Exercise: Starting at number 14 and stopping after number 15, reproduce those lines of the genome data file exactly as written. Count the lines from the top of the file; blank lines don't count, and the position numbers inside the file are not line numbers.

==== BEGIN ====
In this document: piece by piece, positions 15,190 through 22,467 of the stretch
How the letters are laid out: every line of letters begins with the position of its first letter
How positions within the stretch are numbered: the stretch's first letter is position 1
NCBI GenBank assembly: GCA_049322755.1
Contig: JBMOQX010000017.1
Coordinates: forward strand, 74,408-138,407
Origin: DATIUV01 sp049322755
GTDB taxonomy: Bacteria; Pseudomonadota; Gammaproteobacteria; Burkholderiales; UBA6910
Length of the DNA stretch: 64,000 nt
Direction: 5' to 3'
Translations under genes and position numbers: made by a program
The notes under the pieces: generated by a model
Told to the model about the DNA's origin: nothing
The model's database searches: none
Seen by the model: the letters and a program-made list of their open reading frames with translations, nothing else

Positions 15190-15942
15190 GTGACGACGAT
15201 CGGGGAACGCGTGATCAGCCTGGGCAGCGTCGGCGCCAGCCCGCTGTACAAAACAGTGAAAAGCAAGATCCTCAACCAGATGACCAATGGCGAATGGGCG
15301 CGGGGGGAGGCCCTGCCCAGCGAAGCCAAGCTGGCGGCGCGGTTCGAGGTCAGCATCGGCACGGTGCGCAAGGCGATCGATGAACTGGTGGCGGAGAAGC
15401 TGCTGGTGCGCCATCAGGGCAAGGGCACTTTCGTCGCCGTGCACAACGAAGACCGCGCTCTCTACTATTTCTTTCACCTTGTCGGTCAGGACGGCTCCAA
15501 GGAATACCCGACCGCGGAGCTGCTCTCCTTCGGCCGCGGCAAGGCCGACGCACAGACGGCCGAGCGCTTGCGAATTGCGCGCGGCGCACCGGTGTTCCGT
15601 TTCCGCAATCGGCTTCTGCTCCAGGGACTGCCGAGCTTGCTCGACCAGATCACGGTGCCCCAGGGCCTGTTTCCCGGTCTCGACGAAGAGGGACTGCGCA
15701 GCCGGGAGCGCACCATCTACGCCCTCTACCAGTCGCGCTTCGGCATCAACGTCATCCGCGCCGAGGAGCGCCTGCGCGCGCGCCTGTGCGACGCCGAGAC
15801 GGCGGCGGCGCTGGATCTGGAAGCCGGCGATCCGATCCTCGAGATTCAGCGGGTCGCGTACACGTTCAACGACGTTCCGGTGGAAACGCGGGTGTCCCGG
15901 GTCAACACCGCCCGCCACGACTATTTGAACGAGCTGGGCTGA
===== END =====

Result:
The model's database searches: none
Seen by the model: the letters and a program-made list of their open reading frames with translations, nothing else